Review: A Spindle Splintered by Alix E. Harrow

Review: A Spindle Splintered by Alix E. HarrowA Spindle Splintered (Fractured Fables, #1) by Alix E. Harrow
Format: eARC
Source: supplied by publisher via Edelweiss, supplied by publisher via NetGalley
Formats available: hardcover, ebook, audiobook
Genres: F/F romance, fairy tales, fantasy, retellings
Series: Fractured Fables #1
Pages: 128
Published by Tordotcom on October 5, 2021
Purchasing Info: Author's WebsitePublisher's WebsiteAmazonBarnes & NobleKoboBook Depository
Goodreads

USA Today bestselling author Alix E. Harrow's A Spindle Splintered brings her patented charm to a new version of a classic story.
It's Zinnia Gray's twenty-first birthday, which is extra-special because it's the last birthday she'll ever have. When she was young, an industrial accident left Zinnia with a rare condition. Not much is known about her illness, just that no one has lived past twenty-one.
Her best friend Charm is intent on making Zinnia's last birthday special with a full sleeping beauty experience, complete with a tower and a spinning wheel. But when Zinnia pricks her finger, something strange and unexpected happens, and she finds herself falling through worlds, with another sleeping beauty, just as desperate to escape her fate.

My Review:

A Spindle Splintered is about the power of narrative to shape and warp people’s lives. And it’s about the power of sisterhood and friendship that helps them to break free.

Zinnia Gray is dying. For her, Sleeping Beauty is more than a myth or a fairy tale. It’s a dream of wish fulfillment. Sleeping Beauty went to sleep, and when she woke up her curse was broken and all was well.

Zinnia would be happy to sleep for a century if she could wake up and be healthy, with all of her loved ones around her. But it’s not to be, and she knows it. She has an incurable disease that is going to take away all the birthdays after this one.

Her best friend Charm is determined to give Zinnia the full Disney Princess Sleeping Beauty experience, complete with crumbling castle and defective spinning wheel. But the power of their friendship and the power of narrative and the multiverse turn out to be a whole lot stronger than either Zinnia or Charm could possibly have imagined.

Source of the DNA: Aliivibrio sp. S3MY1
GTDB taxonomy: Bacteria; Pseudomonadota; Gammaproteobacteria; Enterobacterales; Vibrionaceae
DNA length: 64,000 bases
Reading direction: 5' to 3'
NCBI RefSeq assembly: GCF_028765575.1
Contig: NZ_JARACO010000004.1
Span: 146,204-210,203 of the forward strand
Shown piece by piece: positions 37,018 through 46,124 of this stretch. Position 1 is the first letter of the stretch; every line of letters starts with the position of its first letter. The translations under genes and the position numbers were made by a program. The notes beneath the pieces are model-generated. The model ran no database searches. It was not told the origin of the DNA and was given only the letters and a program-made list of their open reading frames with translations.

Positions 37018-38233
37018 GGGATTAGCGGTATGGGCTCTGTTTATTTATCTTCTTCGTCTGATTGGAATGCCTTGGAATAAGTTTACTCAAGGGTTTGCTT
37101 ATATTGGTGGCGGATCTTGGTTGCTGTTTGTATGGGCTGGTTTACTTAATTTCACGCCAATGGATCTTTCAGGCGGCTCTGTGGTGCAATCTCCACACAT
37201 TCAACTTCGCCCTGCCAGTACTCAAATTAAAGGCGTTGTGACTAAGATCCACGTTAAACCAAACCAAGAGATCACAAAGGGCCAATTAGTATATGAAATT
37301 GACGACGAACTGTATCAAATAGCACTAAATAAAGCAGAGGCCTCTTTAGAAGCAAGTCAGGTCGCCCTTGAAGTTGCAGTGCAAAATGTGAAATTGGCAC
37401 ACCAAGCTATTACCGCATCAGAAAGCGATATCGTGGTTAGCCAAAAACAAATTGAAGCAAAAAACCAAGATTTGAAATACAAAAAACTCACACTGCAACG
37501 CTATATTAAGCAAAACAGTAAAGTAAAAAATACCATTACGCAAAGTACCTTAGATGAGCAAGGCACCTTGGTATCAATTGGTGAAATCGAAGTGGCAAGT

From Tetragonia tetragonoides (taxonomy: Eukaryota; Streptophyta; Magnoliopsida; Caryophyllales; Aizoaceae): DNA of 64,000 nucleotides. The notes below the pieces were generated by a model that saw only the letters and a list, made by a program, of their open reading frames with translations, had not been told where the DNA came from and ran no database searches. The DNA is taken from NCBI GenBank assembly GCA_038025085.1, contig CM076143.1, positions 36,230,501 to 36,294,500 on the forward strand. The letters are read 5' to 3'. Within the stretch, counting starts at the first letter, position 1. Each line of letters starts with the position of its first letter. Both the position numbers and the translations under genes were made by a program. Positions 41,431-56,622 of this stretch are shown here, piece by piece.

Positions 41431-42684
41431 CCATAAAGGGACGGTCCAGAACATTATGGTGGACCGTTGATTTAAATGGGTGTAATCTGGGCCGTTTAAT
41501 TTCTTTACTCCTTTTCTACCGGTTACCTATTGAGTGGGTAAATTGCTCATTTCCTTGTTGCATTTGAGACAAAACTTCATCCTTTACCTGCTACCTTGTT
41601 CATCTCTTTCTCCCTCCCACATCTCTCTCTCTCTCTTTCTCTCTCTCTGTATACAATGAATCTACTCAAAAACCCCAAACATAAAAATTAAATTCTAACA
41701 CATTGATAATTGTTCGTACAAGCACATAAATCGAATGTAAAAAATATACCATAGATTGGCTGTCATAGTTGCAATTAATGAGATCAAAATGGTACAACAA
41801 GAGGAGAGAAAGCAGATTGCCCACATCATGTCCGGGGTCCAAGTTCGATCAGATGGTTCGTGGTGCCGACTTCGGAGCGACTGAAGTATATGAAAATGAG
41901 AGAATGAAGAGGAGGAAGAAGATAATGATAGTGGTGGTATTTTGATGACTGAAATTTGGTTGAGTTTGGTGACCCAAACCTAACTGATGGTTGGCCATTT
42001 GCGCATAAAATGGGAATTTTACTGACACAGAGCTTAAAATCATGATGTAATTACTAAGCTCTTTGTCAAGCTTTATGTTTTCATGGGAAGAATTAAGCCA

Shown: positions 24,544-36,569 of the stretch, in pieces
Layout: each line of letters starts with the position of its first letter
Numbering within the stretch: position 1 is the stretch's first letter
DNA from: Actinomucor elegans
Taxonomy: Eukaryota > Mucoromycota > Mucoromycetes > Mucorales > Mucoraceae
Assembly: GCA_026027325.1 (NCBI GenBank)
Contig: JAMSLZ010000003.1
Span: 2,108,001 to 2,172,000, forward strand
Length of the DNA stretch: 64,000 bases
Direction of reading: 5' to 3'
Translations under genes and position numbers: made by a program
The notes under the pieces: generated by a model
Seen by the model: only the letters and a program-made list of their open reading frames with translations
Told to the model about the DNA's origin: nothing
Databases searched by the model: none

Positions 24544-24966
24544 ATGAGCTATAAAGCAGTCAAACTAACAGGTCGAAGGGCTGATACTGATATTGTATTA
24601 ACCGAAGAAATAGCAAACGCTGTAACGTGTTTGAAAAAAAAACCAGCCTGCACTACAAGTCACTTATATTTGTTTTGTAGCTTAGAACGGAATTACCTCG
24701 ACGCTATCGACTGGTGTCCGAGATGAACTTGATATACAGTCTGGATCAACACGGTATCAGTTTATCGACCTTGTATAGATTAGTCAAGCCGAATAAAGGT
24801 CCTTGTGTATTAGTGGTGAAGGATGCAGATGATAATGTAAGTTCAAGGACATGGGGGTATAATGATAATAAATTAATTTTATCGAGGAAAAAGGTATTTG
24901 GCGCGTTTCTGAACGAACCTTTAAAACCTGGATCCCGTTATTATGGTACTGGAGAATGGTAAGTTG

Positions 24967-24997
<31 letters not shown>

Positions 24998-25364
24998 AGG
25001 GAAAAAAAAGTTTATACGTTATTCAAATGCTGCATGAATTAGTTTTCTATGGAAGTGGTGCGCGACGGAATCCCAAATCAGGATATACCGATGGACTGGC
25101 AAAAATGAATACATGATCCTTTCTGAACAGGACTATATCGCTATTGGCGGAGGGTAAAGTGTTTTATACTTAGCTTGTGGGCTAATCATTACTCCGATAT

Zinnia, like all the other Sleeping Beauties before and after her, pricks her finger on the spindle, but instead of sleeping for a century, Zinnia finds herself spinning out into the multiverse of all the Sleeping Beauties who have ever, or will ever, do the same.

Zinnia cries out through the multiverse, not for someone to save her, but for someone she can save. And her cry is answered in ways that Disney and the Brothers Grimm never imagined.

Escape Rating A+: First, this book is just plain wonderful. It’s a wonderfully twisted re-imagining of the Sleeping Beauty story, and it’s a terrific story of friendship, sisterhood and agency. I always love it when the princesses save themselves – as they should!

Most of the reviews make a comparison between A Spindle Splintered and the movie Spider-Man: Into the Spider-Verse, and that comparison is certainly there to be made. Just as Miles Morales teams up with variations of Spider-Man from across one multiverse, Zinnia teams up with Sleeping Beauties from myths and fairytales that spread across their multiverse.

There is, however, an element to A Spindle Splintered and the multiverse of Sleeping Beauties that wasn’t present in the Spiderverse. Come to think of it, there are two elements. One is that Spider-Man in all of his, her, and their incarnations, including Spider-Ham, is an active character with agency. Once that radioactive spider bites their victim, the resulting Spider-person becomes an active force for good.

Sleeping Beauty is a passive character. Her fate is to prick her finger and sleep for a century, only to be woken up by a kiss. She’s the progenitor of the woman in the refrigerator trope. She’s not even the protagonist of her own story.

But the original point I wanted to make about the royalty of princesses (yes, royalty is the collective noun for a group of princesses) who would be Sleeping Beauty is that many of them, and clearly the ones who answer Zinnia’s call, don’t want to be Sleeping Beauty. They are being forced or coerced or shoved into the role by the power of the narrative to shoehorn people into predetermined patterns or tropes. It’s a concept that has been used to power entire stories or series like Second Hand Curses by Drew Hayes, the Five Hundred Kingdoms series by Mercedes Lackey, and the Invisible Library series by Genevieve Cogman. The force of narrative, of its need to recreate timeless stories by shoving people into roles they don’t want in order to fulfill its directive, makes A Spindle Splintered a powerful story because we already know how the story is “supposed” to go and want to see it subverted.

And it’s wonderful – especially when all the Sleeping Beauties carry off the princess and save the day, not just for her, but for each other as well.

Speaking of stories that could use a different ending, the Fractured Fables series will continue next summer with A Mirror Mended. “Mirror, mirror, on the wall, will Zinnia Gray save the sorceress or take a really big fall?” Or both. We’ll see what we see when we look in that mirror.

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